Feminism benefits men, too


CW / Kylie Cowden

Nathan Campbell

I am a proud feminist, as well as a man. Don’t worry. I don’t expect a parade to be thrown in my honor for that statement. But today, it seems like two distinct camps are forming among my fellow men: those who are proud feminists and those who are fiercely anti-feminist. This rift concerns me.

Part of me feels like this rift has formed because there is confusion about the many facets of feminism. And maybe this confusion is understandable. The most visible branch of feminism deals with the empowerment and independence of women. This branch focuses on the idea that there are underlying social factors that cause women to be underrepresented in positions of power, the workforce, or in other areas usually dominated by men. It is the branch of feminism pushing forward the truth that women, like men, can be CEOs, construction workers, engineers or doctors.

If this were the only branch of feminism, then I could possibly understand how men would be less inclined to call themselves “feminists,” at least in any capacity outside a supporting role. I could even maybe understand the rationale behind the fears of some men that feminism is an attempt to strip away their power. If feminism’s overarching goal is to put more women in positions of power, or even on equal footing with men, then obviously man’s position will weaken. Right? That’s the conclusion reached by some men today.

But this erases key components of feminism.

Feminism is not “anti-male,” as much as anti-feminists attempt to paint it as such. At its root, feminism is a critique of traditional gender dynamics, but especially so a critique of misogyny. Despite the usual rhetoric on the topic, the definition of misogyny should not be confined to simply a hatred of women or an ingrained prejudice towards women. That definition might be clean and easier to comprehend for some, but it’s deeper than that. Misogyny aims to deride and demean “femininity” and “femaleness,” painting it as weak and less powerful in the face of masculinity.

Women are undeniably the main victims of misogyny; it is designed to make life harder for them. But men, the very group that misogyny seems to benefit, are inevitably ensnared in the teeth of misogyny along with everyone else. It impacts the social forces that shape the type of men we become.

We have been conditioned to view the expression of emotions as a feminine expression. We can rarely show emotion or cry or feel despondent without being mocked or scolded. When a man shows weakness, he is told to “grow a pair” or “man up,” as if these are cures to depression or unemployment or heartbreak. Men who play traditional sports like football or baseball fulfill the manly ideal: strength, aggressiveness, competitiveness. Sex and dating are viewed as competitions. Every sexual encounter is a “conquest.” No need to explore the deeper emotional connection. It only matters that you got laid. Men who openly express acts of love or romance often see their manhood attacked. “Pansy” was a common refrain when I was younger. At times, it was another p-word.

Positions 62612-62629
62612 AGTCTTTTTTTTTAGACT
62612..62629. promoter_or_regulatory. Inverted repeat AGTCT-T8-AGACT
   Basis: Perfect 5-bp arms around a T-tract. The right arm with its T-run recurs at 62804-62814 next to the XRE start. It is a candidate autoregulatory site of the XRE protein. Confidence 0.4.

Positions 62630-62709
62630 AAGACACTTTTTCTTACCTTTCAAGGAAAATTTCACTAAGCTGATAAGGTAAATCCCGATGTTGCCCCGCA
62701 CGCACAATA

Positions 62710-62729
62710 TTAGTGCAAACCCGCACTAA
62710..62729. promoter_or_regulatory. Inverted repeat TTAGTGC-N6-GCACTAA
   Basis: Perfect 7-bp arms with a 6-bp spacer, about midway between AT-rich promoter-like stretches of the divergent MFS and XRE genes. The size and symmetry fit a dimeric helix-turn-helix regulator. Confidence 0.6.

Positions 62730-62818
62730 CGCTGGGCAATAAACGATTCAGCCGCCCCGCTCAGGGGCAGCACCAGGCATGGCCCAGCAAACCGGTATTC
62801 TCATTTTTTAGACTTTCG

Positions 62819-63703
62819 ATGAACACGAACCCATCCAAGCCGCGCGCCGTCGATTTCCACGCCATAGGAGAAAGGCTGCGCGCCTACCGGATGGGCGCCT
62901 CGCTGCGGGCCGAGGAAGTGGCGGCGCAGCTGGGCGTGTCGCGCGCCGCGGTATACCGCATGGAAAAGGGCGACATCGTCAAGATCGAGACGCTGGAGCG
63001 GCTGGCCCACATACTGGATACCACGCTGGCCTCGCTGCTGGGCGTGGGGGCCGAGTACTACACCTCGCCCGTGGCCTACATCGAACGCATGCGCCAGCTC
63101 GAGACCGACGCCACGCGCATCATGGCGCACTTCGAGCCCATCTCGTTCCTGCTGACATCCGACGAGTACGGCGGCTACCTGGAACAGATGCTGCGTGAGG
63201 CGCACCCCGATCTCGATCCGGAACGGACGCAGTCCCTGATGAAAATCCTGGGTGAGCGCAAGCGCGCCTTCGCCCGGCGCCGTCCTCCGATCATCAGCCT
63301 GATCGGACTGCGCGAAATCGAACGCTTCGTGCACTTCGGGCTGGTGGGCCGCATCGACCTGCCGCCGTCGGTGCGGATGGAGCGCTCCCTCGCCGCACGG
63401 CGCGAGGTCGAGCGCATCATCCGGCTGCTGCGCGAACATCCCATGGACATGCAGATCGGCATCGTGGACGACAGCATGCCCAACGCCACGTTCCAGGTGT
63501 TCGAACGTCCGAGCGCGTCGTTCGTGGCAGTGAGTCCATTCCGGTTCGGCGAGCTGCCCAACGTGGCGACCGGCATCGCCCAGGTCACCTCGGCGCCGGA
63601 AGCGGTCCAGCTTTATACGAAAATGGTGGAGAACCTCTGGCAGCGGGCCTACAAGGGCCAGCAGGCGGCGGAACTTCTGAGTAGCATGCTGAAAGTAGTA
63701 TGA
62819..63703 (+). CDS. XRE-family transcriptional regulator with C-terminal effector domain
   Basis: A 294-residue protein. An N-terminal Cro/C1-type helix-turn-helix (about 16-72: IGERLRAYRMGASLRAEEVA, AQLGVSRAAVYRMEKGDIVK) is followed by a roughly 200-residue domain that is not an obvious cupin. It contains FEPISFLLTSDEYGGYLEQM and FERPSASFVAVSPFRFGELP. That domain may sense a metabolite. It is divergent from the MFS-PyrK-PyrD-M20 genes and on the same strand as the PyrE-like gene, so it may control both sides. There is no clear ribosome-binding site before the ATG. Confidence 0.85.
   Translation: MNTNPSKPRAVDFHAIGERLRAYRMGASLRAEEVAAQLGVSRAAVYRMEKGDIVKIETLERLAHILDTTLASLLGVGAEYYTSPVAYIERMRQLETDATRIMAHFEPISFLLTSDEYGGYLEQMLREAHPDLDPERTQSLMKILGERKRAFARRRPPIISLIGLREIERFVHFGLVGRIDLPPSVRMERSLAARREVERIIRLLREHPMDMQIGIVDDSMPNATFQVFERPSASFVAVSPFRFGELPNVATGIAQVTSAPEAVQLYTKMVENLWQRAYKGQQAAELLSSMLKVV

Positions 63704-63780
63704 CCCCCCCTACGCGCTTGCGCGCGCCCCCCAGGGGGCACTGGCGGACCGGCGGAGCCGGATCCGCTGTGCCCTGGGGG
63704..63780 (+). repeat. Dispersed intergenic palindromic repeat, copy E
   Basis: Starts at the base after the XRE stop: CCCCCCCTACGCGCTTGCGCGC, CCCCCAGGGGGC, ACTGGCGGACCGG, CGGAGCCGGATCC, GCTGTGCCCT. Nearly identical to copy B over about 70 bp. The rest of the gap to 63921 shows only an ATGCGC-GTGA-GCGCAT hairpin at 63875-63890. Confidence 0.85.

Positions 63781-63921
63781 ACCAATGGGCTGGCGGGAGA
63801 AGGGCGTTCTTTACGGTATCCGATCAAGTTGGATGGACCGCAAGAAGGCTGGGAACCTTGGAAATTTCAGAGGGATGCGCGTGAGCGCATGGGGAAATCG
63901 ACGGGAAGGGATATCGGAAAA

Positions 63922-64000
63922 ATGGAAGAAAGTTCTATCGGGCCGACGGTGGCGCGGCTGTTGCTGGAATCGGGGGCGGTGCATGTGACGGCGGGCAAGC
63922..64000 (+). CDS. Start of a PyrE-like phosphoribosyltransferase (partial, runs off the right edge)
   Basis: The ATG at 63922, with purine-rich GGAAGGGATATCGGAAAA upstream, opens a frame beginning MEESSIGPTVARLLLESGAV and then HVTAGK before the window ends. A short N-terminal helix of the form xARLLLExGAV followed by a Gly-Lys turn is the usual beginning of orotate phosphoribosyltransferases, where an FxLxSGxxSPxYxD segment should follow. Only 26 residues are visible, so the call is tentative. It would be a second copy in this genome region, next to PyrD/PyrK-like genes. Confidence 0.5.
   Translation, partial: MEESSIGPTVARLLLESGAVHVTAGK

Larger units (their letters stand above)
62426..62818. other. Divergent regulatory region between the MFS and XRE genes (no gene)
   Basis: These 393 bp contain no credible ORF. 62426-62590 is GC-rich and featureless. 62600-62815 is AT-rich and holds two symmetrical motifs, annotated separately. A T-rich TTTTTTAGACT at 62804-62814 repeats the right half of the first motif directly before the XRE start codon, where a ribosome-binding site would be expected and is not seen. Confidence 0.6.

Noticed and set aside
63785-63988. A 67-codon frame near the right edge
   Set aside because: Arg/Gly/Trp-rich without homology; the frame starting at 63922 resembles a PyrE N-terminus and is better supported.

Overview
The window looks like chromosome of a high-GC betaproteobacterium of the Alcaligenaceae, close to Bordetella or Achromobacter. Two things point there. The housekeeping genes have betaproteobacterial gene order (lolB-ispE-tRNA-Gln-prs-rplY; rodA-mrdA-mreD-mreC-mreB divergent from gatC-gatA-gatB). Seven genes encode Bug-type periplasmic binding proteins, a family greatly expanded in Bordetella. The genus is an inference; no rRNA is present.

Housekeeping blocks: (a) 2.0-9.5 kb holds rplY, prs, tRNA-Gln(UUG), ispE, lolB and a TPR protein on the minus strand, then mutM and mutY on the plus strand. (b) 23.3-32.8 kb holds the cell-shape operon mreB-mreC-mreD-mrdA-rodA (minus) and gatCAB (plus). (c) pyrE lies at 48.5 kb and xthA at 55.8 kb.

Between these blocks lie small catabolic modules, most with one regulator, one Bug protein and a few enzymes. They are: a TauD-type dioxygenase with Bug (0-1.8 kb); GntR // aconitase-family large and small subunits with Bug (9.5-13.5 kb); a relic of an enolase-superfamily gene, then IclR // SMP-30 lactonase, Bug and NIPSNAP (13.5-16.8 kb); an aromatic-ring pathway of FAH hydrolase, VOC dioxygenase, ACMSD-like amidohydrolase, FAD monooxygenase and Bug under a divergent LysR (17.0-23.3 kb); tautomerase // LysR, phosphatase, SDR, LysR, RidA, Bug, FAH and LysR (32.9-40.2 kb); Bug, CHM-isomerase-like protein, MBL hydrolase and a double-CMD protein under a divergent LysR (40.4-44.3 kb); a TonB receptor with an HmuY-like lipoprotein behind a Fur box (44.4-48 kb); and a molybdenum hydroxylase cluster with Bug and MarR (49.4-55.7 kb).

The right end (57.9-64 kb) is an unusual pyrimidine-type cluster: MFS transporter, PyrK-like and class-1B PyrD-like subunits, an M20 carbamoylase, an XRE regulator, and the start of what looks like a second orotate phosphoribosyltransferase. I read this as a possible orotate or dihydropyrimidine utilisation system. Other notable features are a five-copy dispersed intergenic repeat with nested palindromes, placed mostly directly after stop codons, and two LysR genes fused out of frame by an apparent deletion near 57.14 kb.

Misogyny affects our behavior just as much as it affects our thought processes. Society has conditioned us to believe that men will never truly understand women. Why bother having a meaningful conversation with your girlfriend when you can just as easily write her off as “crazy” to your guy friends? Even our conversations with our guy friends are restrained. Why talk about our mental health or insecurities or our fears when we can just talk about football or some other “manly” sport? We can’t be sympathetic. We can’t ask for help. Hell, we can’t order a fruity cocktail without it immediately being labeled as “girly.”

Because of misogyny, we are forced to constantly guard our “manliness.” Any encroachment of femininity is ridiculed by both men and women alike. It is like we are living with only half of our personality. No man is perfectly masculine. Some part of us, no matter how small or large, is feminine. As such, misogyny confines us to a cage, alongside women. Maybe a different cage, but a cage nonetheless.

My intention is not to lessen the impact that misogyny has on women or make feminism solely about men. That would be unfair and misguided. Rather, I want to present a case to my fellow men that feminism is vital for us as well. Misogyny is a way to manipulate, marginalize and control men and women alike. By not taking up the banner of feminism, we are not only failing women, but failing ourselves as well. We are ensuring that we must live in constant fear of any expression of femininity. Men need feminism because we need to recognize this dynamic and fight to break misogyny’s hold on all of us. As long as women are not free from misogyny, men will never be either.

Nathan Campbell is a junior majoring in environmental engineering. His column runs biweekly.